It’s been hard to stay positive but I am doing my best to see the good in everything and everyone around us.  Things like the sun shining outside today.  And that 60°F day in the forecast for next week.  And the extra snuggle time that I have been spending with my children as we lay on the sofa reading a book or watching yet another movie to take our minds off of being sick.  And the jar of homemade soup that our neighbors dropped off this morning when they heard that we weren’t feeling well.  And the homemade dinner that my in-laws promised to bring to us tomorrow night so that we don’t have to cook.  And the fact that, regardless of the moving day not going as I had planned, my parents will now be living just a short drive away from us.  There are so many things to be thankful for in this beautiful life.  If I can just take a moment each day to notice them.

Chopping Wood, the “5 Why’s”, and a Window to My Soul

While modern homesteading is becoming increasingly popular, this way of living is still fairly divergent from today’s norms.  As a result, we get asked a lot of questions about what our motivations are for doing it.  Our drivers for this choice are many, but one sticks out above the others…quite simply, we love it!!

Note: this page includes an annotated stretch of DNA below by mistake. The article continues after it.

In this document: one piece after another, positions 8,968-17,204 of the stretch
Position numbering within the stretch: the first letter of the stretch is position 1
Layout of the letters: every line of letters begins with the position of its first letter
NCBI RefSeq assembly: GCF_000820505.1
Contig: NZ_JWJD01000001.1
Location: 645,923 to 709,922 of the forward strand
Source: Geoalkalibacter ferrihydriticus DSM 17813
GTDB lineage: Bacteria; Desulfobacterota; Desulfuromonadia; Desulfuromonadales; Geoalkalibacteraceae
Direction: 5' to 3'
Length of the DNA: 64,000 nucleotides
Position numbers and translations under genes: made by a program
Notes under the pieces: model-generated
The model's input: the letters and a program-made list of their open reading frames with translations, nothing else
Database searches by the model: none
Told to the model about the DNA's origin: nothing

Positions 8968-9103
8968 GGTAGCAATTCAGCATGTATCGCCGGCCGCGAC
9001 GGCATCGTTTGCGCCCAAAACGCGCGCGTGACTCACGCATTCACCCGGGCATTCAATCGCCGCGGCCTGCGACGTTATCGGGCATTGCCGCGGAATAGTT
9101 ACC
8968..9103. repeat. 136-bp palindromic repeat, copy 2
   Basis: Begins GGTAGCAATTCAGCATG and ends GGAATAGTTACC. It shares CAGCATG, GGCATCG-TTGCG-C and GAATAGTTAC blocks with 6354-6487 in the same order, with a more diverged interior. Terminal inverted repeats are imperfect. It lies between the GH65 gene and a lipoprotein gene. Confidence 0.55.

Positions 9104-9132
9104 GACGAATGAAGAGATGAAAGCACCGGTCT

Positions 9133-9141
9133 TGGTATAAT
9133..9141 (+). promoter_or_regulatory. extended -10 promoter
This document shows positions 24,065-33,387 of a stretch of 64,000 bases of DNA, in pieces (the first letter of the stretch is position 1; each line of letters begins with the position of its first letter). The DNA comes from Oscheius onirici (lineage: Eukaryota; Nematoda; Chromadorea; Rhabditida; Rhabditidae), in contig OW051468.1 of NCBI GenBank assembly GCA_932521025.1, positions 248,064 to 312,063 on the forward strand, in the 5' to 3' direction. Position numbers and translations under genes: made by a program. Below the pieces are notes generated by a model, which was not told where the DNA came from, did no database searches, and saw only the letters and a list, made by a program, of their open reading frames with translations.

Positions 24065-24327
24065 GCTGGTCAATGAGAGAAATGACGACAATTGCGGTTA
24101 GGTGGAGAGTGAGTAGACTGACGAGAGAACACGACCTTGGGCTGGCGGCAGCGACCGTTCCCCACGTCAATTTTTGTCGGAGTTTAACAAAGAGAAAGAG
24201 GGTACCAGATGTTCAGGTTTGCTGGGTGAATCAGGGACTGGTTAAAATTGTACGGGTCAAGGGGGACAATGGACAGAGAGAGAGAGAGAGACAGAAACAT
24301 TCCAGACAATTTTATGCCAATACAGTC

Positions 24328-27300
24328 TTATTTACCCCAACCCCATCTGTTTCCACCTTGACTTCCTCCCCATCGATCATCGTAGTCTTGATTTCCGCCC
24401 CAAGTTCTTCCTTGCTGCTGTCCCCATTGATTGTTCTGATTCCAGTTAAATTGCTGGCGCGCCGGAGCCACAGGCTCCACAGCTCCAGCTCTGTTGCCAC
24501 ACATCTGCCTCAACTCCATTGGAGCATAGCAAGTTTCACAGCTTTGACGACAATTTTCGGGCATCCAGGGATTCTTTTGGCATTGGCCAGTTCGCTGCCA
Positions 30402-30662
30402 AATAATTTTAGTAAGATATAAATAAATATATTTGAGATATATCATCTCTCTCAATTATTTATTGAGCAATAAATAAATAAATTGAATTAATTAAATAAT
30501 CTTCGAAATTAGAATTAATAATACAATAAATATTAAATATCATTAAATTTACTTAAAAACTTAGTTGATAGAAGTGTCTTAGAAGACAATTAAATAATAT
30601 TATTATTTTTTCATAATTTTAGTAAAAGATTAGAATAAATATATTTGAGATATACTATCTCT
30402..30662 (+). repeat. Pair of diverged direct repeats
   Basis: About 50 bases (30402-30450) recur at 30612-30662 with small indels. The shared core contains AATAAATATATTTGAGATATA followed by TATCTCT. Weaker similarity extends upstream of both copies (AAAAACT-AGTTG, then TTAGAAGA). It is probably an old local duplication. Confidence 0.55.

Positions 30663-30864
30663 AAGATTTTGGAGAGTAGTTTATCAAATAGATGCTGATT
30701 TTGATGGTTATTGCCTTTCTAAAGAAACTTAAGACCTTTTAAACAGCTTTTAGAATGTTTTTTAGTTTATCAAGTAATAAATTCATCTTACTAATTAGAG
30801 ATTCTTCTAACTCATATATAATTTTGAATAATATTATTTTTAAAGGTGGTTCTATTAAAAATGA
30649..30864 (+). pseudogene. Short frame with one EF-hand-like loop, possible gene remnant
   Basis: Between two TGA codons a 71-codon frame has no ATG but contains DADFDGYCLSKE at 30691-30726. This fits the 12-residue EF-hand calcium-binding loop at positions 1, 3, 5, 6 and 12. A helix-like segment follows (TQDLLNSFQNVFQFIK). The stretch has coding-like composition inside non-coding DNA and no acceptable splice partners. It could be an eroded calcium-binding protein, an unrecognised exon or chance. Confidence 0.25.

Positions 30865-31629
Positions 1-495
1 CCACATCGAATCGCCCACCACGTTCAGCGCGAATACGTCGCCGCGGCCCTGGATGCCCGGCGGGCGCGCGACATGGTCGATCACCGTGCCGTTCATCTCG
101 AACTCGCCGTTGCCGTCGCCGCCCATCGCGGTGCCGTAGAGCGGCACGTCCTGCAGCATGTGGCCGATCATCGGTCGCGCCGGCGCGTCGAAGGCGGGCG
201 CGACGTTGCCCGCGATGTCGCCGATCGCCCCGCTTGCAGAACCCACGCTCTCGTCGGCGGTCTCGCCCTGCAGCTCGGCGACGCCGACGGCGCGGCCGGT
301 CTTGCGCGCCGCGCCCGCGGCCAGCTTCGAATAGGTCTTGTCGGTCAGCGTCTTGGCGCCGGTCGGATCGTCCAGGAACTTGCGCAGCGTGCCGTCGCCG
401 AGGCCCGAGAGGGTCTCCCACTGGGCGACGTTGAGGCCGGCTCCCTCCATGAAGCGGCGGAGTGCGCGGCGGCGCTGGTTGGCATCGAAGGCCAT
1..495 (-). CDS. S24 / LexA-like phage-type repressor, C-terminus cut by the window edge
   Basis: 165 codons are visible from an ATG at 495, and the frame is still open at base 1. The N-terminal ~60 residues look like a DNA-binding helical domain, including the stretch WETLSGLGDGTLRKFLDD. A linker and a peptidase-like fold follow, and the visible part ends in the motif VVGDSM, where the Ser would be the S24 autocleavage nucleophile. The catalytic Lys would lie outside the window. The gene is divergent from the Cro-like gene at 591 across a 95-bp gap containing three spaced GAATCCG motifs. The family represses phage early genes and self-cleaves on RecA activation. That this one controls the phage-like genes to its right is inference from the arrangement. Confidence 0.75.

I was reminded of that one night this fall while chopping wood (yeah, that’s not a mistype, I chop wood at night since there is not enough time after work before the kids go to bed, and weekend days are rare). As I “day”dreamed that night, I realized why it is that I enjoy homesteading so much and, in that, found a rare glimpse into the “window of my soul”.  I know, sounds corny, but it’s true.  While seemingly fleeting, I have found myself able to reproduce the experience a few times since, giving me deeper insight into what drives me, what makes me happy, and why I behave the way that I do.  The ability to understand and embrace what makes you truly happy seems to be very hard in today’s world and is, I believe, a major reason why we have so many “successful” people who are depressed and miserable.  They are good at what they do, but don’t enjoy it or find meaning in it, leading to many years lost pursuing someone else’s path.